War of the Rebellion: Serial 028 Page 0170 OPERATIONS IN N. VA., W. VA., MD., AND PA. Chapter XXXI.

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AQUIA, VA., September 3, 1862 - 10.30 a. m.

Major General GEORGE B. McCLELLAN:

Have you anything new? Shall I make any different arrangements from those indicated in my telegram? I have thought it best to remain here until the last. Do you wish it otherwise? All quiet in our front.

A. E. BURNSIDE,

Major-General.

WAR DEPARTMENT.

Washington, September 3, 1862.

Major-General BURNSIDE,

Aquia Creek, Va.:

General McClellan directs me to say that the army has fallen back in front of Washington. All going well at present. You can carry out your own plans, but he wishes you to hurry things upon as rapidly as possible.

A. V. COLBURN,

Assistant Adjutant-General.

AQUIA, VA., September 3, 1862 - 1 p. m.

Major General GEORGE B. McCLELLAN,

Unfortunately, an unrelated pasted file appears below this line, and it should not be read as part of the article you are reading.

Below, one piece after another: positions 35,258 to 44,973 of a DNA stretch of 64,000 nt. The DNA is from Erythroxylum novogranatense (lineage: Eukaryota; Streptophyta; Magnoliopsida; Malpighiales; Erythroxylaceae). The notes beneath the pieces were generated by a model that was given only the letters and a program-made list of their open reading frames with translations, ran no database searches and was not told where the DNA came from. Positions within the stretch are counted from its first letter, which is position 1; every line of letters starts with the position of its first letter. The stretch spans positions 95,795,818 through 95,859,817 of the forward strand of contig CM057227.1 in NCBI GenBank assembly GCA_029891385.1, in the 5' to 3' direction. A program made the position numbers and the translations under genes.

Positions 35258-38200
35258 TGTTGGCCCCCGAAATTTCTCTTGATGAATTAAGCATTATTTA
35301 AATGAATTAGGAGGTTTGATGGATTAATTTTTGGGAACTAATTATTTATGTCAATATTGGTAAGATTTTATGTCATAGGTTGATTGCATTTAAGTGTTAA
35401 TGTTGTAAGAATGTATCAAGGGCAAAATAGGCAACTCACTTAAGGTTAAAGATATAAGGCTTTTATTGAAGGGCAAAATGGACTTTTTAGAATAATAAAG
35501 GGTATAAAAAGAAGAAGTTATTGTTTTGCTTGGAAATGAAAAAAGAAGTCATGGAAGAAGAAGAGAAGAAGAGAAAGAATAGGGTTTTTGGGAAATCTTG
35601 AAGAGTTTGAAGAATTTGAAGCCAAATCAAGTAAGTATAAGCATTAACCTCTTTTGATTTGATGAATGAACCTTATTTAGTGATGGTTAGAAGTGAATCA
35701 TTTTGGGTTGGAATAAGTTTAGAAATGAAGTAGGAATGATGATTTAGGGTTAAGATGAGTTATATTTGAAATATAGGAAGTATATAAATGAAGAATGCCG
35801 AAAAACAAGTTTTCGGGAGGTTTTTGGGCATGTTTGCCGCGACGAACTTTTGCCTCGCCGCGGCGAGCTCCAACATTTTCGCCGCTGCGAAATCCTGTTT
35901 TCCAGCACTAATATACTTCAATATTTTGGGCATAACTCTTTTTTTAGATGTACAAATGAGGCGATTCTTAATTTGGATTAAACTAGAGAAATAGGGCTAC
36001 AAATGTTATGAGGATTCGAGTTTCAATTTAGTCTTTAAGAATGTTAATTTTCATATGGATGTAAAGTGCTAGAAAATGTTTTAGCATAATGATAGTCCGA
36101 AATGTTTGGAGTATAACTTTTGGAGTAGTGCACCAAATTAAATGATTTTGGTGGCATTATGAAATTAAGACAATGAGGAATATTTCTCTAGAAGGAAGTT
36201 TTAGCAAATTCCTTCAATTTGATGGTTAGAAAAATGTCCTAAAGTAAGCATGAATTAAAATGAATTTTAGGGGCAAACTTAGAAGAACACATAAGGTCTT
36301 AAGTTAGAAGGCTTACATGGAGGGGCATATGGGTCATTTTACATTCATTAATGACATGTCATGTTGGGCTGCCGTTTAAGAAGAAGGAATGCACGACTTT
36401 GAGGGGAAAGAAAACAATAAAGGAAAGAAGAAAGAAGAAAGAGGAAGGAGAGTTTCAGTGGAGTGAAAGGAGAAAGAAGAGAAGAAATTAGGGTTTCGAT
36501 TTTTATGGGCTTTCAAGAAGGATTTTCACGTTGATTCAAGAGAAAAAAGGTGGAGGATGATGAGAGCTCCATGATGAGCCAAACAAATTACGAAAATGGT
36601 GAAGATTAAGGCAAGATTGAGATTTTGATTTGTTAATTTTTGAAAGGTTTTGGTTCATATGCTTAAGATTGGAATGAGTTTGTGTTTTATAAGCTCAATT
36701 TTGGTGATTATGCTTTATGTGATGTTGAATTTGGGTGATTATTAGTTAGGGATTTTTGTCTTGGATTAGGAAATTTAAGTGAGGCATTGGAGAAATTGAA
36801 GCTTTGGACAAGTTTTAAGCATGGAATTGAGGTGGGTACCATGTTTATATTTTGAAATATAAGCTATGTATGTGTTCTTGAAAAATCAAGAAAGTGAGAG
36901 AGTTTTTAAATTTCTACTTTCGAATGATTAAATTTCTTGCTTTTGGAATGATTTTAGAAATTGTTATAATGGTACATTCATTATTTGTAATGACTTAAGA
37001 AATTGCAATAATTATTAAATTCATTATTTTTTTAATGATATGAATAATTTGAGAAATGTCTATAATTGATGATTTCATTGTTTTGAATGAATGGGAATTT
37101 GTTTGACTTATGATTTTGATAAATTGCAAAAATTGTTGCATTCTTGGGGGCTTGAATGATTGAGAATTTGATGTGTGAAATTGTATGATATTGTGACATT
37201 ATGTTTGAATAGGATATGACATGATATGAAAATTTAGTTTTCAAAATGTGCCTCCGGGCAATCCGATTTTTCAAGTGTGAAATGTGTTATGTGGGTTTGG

Washington, D. C.:

It is impossible for us to make a speedy embarkation unless our vessels are returned from Alexandria more promptly.

A. W. BURNSIDE,

Major-General.

UPTON'S HILL, VA., September 3, 1862.

Brigadier General S. WILLIAMS,

Assistant Adjutant-General:

Major Titus, Twelfth Pennsylvania Cavalry, paroled prisoner, reports that on Monday he was near Gum Springs, a few miles souther of Aldie. On that day the rebel forces marched past, from 3 a. m. till dark, all day. The force was very large. the soldiers said they were bound for Harper's Ferry. On yesterday he was north on Centreville, on the Little River pike. Rebels would not let him pass by that road to Fairfax, but sent him around by Centreville, and thence to Fairfax. Saw troops, artillery, &c., in the triangle of Little River and Warrenton pikes - (Stuart's cavalry, headquarters at Fairfax). Mr. Boyd, a Treasury clerk, one of the nurses with the wounded, was taken. He reports the same refusal to allow him to pass along the Little River pike this way, and they sent him around also by Centreville. He saw lights of camp along the road for a distance, as he judged, of 2 miles from the point where he was stopped toward Fairfax. Heard it was Jackson's force. Lieutenant Schermerhorn, of the Twenty-first New York, and escaped prisoner, also saw the force between the Little River pike and Warrenton pike, and thinks it was the principal body of the enemy. All these persons are ordered to report at your headquarters, and a careful examination may be advantageous.

J. D. COX,

[Brigadier-General.]